My impression was that it was the old school hikers, who wanted the trails to themselves and didn’t appreciate something a little different like a runner sharing THEIR trails. It was with these sourpusses that I tried to be extra friendly to and flash my cheesiest smile with a ‘great day on the trails, eh?’. I thought it was especially good to throw some Canadian content into the conversation just to let them be pissed off at those ‘damn Canadian trail runners’, even if they are nice people.

Maybe this phenomenon was just the day and my increased level of awareness in thinking about it during longer trail runs alone recently. Or maybe this is more common and a growing issue with hikers? I’d be interested in knowing what others have found.

Time to finish my coffee now and go terrorize some hikers;)


  1. Hey Rick ... you knew I'd be the first to comment, right! As hikers, J & I welcome any other (non-motorized) trail users and can't understand why we wouldn't. I haven't heard any attitudes about runners, but I have noticed that some other hikers are especially intolerant of mountain bikers and have even seen reference to "inconsiderate" mountain bikers in hiking books. We are on the trails hiking almost every weekend and have overwhelmingly encountered considerate runners and mountain bikers. We are consistently alerted of their presence by a friendly "passing on your left" and then usually "Thanks! ... great day, isn't it" or something similar. We have occasionally gotten behind slower hikers who have been reluctant to have us pass and forced us into the bushes to get around them, but that is the exception rather than the rule. We have no ego about being the fastest on the trails (maybe because we've been passed by 80-year-old women in Nepal with huge loads on their backs!) I'm not sure if we'd fall into the category of "old school hikers", but that's our approach. Hey, we're all out there to have fun ... lets all be respectful, considerate and share those trails!!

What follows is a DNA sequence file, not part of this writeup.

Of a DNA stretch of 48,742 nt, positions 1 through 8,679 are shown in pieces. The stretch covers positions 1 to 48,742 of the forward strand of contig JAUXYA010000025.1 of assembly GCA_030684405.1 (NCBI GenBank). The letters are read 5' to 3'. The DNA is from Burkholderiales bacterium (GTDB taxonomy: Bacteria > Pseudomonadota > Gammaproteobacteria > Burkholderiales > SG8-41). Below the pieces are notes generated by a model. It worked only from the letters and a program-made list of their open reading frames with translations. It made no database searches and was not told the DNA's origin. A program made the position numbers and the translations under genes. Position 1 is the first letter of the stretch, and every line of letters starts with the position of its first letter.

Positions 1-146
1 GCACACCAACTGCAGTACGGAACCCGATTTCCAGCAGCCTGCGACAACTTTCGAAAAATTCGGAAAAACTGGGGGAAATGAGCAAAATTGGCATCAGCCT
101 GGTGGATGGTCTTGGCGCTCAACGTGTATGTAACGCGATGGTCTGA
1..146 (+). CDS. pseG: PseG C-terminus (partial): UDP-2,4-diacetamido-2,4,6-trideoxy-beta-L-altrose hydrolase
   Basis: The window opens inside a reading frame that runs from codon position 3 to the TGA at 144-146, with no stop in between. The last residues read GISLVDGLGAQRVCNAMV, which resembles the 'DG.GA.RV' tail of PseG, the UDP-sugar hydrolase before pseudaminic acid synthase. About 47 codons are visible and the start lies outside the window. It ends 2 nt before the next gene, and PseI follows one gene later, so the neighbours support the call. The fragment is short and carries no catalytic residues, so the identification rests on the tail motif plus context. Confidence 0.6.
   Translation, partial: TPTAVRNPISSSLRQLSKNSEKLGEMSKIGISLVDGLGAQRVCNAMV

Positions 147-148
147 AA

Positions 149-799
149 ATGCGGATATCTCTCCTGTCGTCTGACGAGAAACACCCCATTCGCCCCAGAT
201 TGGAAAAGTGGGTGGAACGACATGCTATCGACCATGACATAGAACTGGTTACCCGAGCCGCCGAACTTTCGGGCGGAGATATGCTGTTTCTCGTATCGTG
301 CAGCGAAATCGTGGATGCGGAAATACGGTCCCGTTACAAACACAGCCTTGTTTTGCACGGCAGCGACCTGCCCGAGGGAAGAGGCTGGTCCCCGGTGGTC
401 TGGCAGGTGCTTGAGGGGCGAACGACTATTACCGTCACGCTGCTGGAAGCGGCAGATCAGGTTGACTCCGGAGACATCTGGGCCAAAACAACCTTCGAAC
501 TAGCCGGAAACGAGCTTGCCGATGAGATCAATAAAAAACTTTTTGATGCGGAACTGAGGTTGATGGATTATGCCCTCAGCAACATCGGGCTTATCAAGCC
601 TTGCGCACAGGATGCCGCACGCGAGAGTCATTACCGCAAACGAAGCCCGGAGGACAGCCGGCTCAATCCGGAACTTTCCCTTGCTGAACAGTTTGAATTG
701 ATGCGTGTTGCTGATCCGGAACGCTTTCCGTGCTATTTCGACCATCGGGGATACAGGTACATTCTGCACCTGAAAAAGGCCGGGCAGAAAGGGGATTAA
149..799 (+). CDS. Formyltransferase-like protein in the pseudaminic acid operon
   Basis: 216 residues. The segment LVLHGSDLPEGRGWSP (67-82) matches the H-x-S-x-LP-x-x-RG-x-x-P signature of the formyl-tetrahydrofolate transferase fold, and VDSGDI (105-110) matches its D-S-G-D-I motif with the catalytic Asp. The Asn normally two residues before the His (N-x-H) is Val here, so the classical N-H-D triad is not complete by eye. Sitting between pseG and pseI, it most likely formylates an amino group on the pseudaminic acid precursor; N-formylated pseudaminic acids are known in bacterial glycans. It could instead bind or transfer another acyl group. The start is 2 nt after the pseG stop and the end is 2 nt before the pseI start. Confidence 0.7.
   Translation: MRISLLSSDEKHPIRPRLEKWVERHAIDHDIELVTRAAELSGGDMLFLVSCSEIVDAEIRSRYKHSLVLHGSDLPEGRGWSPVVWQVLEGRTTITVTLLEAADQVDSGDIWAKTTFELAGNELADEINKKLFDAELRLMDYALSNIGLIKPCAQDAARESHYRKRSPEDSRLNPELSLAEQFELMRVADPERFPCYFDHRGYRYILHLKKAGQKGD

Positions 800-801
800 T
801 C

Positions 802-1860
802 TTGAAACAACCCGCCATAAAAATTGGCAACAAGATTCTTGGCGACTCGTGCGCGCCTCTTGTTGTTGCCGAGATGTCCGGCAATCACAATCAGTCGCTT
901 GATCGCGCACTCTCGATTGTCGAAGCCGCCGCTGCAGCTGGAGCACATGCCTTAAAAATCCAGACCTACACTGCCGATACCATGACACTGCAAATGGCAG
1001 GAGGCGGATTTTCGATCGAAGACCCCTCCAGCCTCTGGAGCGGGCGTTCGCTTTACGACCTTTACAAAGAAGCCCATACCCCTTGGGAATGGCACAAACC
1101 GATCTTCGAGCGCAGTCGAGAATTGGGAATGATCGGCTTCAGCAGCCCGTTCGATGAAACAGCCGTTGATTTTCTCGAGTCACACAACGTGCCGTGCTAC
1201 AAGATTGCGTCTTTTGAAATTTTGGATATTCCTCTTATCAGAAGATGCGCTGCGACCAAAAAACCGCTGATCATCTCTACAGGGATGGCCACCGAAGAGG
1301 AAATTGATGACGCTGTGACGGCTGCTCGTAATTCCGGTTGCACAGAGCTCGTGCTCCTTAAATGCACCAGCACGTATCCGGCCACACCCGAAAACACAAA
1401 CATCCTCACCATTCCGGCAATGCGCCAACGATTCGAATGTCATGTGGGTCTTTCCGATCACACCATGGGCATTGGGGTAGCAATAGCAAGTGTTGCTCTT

2. Hey Deb,
    All good points and certainly nobody better to comment than you and Jack. As mentioned, this is not always the case, but has happened a number of times recently and I don't think that it's something that I am doing in a negative sense. Good point about mountain biking, as I do see that as considerably more destructive of trails than runners (though my main beef is with the ATV's around here). I guess to clarify, when I said 'old school', the definition I would give is possibly more 'traditionalists' and what some would say that hiking/backpacking 'should' be...and resistent to change or increased use of trails in a different way. Which I think is different than what I have observed from people who seem to be serious or even hardcore with regards to hiking/backpacking, as they tend to appreciate/are more accepting of trail runners or fastpackers more so. In addition, it's interesting that there are many hiking trails that are resistant to allowing trail races to take place. The Damn Wakely Dam Ultra is one I've run that comes to mind. The race occurs, but recieves a great deal of resistance along the way. There is also an interesting article I just read ( http://www.denpubs.com/Articles-c-2009-06-24-60266.113116-sub8587.113116_Tackling_the_Adks_on_a_fast_trot.html ) discussing this as well. I'm with you though, as long as people are respectful, considerate and aren't doing any damage, than there's no reason to not share the trails.

  3. What was your time on marcy?

  4. Hey Drew,
    I took it very easy on the way up and was around 2:05-2:10. It was quite wet.

    Any idea what the FKT on Marcy is?